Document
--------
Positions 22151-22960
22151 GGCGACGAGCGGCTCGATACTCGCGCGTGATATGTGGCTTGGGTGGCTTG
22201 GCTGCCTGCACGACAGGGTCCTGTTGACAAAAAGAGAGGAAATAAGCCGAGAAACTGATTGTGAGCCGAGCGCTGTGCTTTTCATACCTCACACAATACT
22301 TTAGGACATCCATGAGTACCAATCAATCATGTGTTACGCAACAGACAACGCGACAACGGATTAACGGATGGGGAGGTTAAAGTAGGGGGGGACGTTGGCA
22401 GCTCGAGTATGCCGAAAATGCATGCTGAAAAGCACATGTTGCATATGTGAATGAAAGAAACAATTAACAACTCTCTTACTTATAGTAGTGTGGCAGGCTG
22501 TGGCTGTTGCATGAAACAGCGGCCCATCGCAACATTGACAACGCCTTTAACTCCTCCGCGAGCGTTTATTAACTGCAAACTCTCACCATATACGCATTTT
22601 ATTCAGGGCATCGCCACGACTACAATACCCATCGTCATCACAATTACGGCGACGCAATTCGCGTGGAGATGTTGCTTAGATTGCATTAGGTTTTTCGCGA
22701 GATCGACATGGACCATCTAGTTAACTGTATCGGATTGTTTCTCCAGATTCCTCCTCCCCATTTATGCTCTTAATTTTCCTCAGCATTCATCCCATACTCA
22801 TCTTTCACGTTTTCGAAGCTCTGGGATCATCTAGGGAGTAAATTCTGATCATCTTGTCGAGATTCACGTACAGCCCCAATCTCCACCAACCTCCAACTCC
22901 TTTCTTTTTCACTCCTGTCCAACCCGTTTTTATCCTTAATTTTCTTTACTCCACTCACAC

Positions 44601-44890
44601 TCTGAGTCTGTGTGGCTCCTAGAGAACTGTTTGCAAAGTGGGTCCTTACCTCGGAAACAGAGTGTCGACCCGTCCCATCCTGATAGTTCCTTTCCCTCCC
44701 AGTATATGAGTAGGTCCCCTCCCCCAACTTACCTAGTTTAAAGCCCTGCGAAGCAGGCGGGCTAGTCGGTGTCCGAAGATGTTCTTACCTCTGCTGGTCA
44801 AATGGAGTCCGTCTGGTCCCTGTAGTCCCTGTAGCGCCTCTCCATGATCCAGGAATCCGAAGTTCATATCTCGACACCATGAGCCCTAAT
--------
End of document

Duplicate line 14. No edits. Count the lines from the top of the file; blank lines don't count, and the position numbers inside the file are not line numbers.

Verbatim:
44801 AATGGAGTCCGTCTGGTCCCTGTAGTCCCTGTAGCGCCTCTCCATGATCCAGGAATCCGAAGTTCATATCTCGACACCATGAGCCCTAAT